December 27, 2011

The Monster of La Porte Saint-Martin

"It is he! Oh, despair! exclaims Zametti, the Frankenstein character, in another color lithograph from Le Monstre et le magicien, staged at Paris’ Porte Saint-Martin theater in June 1826.

Zametti, played by Ménier, is an alchemist who, in the end, perishes at sea at The Monster’s hands. The part is often attributed — erroneously — to Paulin Ménier, Ménier’s son, born 1822, who would become an actor of considerable repute. Likewise, the illustration above is by Feillet, a prominent lithographer and teacher whose work is often confused with that of his daughter, Hélène, herself a prolific artist.

In a closeup look at Feillet’s illustration, T.P.Cooke’s Monster shows a darker green color to the face down to the jawline and streaks of red greasepaint at the mouth and eyes.

The Théâtre de la Porte Saint-Martin, still operating today, is one of the most storied theaters in the world. Taking its name from the nearby triumphal arch, the original building was commissioned as an opera house by Queen Marie Antoinette in 1781. Incredibly, the building was erected in only two months — from the first stone laid on August 26 to its inauguration on October 26 — benefiting from money-is-no-object royal support. Twelve years on, a new Opera went up and the Porte Saint-Martin was transformed into a playhouse. The original building was destroyed by fire in the violent Spring of the Paris Commune in 1871. It was rebuilt and reopened as an 1100 seat theater in 1873.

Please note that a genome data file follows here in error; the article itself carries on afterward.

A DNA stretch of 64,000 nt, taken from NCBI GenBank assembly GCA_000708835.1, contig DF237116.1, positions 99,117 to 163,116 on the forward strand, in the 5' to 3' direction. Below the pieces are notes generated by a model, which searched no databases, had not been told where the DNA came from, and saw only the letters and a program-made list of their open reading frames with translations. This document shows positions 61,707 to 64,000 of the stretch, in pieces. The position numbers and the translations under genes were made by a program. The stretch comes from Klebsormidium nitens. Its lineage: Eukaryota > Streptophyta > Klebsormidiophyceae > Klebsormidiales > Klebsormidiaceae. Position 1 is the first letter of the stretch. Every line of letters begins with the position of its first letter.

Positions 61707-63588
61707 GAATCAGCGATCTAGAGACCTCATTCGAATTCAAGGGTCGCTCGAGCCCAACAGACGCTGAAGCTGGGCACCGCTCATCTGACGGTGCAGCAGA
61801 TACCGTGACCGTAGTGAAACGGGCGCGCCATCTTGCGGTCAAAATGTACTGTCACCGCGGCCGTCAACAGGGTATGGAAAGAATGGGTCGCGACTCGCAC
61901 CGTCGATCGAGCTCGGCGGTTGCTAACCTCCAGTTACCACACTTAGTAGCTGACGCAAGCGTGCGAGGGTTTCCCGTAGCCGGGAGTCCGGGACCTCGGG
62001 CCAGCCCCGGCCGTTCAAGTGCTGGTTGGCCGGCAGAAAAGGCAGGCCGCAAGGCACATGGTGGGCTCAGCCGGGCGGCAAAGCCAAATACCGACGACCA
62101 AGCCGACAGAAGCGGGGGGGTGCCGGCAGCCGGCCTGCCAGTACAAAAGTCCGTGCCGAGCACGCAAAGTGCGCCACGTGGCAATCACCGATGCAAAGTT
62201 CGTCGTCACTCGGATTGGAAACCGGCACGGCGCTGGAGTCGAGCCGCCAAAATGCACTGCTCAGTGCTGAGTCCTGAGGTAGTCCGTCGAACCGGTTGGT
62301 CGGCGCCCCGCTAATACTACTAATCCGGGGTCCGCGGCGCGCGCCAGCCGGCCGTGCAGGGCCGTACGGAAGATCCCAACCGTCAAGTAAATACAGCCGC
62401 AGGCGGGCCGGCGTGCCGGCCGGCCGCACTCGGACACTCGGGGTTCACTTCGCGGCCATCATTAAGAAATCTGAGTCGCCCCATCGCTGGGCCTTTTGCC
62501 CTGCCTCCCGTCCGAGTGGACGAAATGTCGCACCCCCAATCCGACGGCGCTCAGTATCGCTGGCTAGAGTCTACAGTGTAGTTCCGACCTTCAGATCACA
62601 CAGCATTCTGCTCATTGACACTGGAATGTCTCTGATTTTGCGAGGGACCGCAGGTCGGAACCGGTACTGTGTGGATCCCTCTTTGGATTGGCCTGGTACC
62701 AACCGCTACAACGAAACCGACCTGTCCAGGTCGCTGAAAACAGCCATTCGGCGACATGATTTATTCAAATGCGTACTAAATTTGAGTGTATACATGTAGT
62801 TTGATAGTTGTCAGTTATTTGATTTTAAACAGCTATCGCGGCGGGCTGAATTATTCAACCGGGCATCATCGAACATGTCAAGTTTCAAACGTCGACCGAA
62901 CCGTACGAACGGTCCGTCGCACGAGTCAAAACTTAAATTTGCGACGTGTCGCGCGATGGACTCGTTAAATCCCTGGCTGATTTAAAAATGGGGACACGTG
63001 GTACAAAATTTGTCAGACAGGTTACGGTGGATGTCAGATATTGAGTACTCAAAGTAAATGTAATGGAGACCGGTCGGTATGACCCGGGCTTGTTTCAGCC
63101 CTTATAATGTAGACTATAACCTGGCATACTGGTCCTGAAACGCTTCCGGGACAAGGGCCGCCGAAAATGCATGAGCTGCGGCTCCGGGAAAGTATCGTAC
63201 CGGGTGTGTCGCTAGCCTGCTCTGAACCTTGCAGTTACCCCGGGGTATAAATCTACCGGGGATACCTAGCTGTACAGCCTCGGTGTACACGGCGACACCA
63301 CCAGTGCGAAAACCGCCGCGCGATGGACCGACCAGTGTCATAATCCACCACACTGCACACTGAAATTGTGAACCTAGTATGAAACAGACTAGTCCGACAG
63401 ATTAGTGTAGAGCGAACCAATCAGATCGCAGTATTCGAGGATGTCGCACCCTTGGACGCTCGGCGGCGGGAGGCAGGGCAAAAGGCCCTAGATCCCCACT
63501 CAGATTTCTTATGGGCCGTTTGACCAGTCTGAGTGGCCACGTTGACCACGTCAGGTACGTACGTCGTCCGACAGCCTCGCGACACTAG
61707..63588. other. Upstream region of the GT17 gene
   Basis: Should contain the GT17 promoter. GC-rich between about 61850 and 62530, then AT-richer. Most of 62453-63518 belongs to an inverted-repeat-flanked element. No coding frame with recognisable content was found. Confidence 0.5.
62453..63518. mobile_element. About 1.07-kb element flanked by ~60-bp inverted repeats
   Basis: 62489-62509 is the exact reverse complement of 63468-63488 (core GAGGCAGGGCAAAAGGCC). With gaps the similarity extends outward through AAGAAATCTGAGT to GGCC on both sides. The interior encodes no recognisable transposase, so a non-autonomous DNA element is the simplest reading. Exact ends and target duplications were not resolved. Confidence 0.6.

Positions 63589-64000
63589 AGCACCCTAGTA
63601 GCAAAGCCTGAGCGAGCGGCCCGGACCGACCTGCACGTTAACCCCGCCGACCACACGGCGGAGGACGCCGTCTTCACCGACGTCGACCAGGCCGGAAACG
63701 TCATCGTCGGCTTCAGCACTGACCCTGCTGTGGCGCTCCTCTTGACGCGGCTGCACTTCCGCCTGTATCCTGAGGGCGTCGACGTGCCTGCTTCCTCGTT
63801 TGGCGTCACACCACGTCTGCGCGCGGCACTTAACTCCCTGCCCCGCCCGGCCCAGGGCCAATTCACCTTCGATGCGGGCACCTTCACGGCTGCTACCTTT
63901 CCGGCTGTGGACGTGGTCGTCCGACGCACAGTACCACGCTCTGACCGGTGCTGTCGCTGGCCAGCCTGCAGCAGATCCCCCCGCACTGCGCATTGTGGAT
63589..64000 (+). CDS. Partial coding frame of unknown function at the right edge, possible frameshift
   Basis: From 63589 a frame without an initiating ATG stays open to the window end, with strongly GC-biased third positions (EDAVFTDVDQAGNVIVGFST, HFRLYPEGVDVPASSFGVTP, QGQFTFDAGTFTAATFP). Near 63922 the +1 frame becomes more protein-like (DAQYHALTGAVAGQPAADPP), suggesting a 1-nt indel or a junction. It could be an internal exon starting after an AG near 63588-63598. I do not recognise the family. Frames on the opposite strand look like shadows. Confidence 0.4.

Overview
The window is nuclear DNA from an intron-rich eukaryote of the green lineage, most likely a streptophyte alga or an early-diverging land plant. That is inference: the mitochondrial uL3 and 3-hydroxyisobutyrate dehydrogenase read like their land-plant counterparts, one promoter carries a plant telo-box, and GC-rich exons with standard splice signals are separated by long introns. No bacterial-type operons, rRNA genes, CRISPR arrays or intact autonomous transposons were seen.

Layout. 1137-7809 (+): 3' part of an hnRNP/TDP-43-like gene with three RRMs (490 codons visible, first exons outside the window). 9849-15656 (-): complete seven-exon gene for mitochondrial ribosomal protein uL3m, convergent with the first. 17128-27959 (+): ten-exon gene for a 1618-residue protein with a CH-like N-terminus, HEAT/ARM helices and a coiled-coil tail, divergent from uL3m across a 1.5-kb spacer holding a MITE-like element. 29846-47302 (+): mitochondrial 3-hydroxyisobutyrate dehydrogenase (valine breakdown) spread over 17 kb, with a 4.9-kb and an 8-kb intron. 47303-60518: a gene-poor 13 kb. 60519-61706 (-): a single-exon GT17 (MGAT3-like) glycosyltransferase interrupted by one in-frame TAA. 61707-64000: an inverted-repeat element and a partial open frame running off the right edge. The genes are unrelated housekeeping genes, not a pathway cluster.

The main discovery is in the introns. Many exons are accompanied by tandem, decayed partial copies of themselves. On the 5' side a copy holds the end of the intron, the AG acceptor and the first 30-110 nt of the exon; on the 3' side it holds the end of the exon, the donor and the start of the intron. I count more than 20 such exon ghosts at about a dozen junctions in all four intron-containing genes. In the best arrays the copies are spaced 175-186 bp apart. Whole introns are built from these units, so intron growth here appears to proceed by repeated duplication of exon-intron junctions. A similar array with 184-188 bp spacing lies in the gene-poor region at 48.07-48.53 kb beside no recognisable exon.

In years to come, authors such as Alexandre Dumas and Victor Hugo presented their plays here, drawing in the most famous and accomplished actors and directors of the Continent. Edmond Rostand premiered his Cyrano de Bergerac in 1897, and Roman Polanski directed Master Class a hundred years later. Sarah Bernhardt appeared as Theodora in 1882, and Marcel Marceau triumphed in the Sixties. Today, la Porte Saint-Martin continues to boldly mix the classics and experimental theater, the two extremes coming together in the current offering, a contemporary version of Shakespeare’s A Midsummer Night’s Dream.

Le Monstre et le magicien of 1826 was an early hit at the original Porte Saint-Martin, by far the most popular and lucrative play of its season, running 80 sold-out nights to often boisterous crowds.

More images from Le Monstre et le magicien coming up this week!

The Théâtre de la Porte Saint-Martin website.

The National Library of France Digitial Library site, Gallica.

T.P.Cooke in Paris
The Frankenstein of 1826, in Color
The First Monster: T.P.Cooke
Mary Shelley Meets Frankenstein

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